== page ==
Answer. You don't need to be told that from May to September the Cretan (Cree-tan) weather is pretty much guaranteed to be hot and sunny. Then from October to March you can still experience Crete's warm and sunny moments, but it is by no means guaranteed. The Winters generally are less Baltic than the UK but it can rain in Winter ... A LOT, and snow at higher altitudes! Average daytime temperature in Winter ranges from 12° to 16° along the coasts. The north coast is subject to the Balkan winds, while the South coast benefits from milder winds that come from Africa. Allow several degress cooler as soon as you go inland and up to the mountain villages that may be only a few minutes drive away. It is generally estimated that the temperature drops by 1 Degree Celcius for every 100 metres you go higher.
Answer. You can temporarily import a car into Greece/Crete for a period of 6 months or less, check the AA or R.A.C Web sites for Items that are required when driving on the Continent. Tourists from other EU Member States, whose cars are registered in that EU State, are free to circulate in Greece for a period of six months without customs control. The car registration document and proof of ownership of a caravan or boat is required. Travelers should at all times be able to prove to the authorities when the car was brought into Greece.
To qualify for a second period of tax free circulation: either both the car and the owner should be out of Greece for at least 185 days (6 Months) or while the owner is away, the vehicle can remain at a special Customs compound in Greece for the period stated. Greek road tax is payable for all additional periods of circulation. The entitlement to circulate on foreign plates is strictly personal, consequently only the wife/husband or children may use the car in addition to the owner. After the expiry of the period granted by the customs....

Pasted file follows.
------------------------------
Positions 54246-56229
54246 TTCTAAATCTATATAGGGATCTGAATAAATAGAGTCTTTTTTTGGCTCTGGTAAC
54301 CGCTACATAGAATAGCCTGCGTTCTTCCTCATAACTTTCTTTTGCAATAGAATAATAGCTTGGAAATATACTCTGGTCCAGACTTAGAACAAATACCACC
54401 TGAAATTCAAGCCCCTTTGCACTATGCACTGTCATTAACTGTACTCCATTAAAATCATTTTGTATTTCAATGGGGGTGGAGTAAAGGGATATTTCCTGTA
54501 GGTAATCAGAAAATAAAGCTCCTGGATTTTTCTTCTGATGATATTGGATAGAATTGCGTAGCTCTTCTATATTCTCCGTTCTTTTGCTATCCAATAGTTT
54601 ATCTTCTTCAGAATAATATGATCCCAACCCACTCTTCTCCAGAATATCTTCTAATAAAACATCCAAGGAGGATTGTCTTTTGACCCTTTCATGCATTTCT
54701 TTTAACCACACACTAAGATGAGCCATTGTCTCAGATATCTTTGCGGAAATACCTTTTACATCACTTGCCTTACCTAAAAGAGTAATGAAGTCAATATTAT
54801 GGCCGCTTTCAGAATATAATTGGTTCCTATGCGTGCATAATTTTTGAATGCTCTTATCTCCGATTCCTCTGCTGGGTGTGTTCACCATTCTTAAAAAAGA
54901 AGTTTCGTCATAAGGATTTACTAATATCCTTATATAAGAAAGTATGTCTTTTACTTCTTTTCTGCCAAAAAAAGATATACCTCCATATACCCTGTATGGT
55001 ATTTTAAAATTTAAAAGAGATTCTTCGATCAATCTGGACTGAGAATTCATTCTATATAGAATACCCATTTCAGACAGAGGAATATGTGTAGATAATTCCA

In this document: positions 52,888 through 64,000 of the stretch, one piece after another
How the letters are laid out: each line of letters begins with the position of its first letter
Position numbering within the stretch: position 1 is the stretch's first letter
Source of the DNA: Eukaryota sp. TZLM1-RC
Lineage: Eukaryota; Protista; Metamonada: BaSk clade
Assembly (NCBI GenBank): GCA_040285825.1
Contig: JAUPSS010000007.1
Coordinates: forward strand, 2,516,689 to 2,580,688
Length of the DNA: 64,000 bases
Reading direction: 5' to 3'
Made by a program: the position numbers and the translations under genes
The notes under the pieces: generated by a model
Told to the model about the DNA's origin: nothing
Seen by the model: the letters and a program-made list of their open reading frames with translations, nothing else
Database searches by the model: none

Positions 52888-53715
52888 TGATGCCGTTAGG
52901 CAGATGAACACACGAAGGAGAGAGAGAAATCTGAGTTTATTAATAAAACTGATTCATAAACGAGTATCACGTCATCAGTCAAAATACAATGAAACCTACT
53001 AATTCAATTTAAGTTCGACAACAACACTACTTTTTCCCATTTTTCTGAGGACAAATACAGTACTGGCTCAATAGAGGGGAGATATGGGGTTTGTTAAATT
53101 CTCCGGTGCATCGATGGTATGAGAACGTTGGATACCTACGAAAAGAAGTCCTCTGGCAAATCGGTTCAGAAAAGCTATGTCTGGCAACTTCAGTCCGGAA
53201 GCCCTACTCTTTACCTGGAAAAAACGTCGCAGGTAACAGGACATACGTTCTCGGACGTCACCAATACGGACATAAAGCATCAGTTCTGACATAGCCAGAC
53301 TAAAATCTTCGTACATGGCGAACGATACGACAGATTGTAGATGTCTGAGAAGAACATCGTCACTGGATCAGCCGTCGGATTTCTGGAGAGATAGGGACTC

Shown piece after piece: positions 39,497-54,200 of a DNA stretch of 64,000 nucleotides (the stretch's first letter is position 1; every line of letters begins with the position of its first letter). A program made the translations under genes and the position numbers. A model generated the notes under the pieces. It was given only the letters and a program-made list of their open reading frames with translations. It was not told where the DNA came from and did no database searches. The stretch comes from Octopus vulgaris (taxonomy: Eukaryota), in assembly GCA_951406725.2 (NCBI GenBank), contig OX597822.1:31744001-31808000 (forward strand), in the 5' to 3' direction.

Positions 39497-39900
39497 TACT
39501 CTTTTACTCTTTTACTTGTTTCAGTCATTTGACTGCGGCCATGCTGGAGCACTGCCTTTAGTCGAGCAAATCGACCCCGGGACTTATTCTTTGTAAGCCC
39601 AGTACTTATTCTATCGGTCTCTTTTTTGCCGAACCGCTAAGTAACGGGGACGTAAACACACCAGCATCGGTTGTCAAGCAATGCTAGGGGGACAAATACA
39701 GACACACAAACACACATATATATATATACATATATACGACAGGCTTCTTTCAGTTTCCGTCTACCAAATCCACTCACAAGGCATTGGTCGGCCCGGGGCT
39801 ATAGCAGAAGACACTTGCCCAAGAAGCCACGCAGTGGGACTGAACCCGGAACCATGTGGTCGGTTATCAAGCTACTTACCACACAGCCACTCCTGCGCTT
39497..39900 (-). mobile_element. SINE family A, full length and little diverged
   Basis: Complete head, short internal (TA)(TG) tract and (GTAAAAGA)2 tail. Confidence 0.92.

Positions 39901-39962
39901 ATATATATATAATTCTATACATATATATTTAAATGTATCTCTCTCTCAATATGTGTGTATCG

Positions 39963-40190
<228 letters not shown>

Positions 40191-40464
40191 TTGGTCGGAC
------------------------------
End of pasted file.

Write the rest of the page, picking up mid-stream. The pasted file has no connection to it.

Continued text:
For complete information, please go to our dedicated page in this web site to find out more on importing a car to Crete.
Answer. Like the rest of Continental Europe, Greece drives on the right hand side. That means: "left hand drive". Cretan Driving is enthusiastic verging on the dangerous at times, but if you drive down to Crete, across France and Italy you will already be used to it, where continental driving is just as hectic and speedy. More information and advice in the page on Driving in Crete.
Answer.The price of Used/Second Hand cars in Crete is high and often a 3 year old model will only be €1500 or €2000 less than a brand new one, so put any thoughts of buying a €500 'banger' (old car) out of your mind as those sort of vehicles are usually not available here. There is a catch. Carbon Emissions regulations in Greece mean that older cars that emit more toxins pay higher road tax each year that a more engine-efficient, fuel-efficient latest models of vehicle!
Answer. You can fly or you can drive/sail. See Getting to Crete Page for more details of the drive. For a flight you have two choices. 1. From May to October you can fly for approximately £150.00 Return. 2. From October to May the only way to fly is via Athens which can be a lot more expensive and entail lots of waiting around. If you want to get into the removals business and drive both ways, or just load the family and pets in the back, go to this page - it has it all.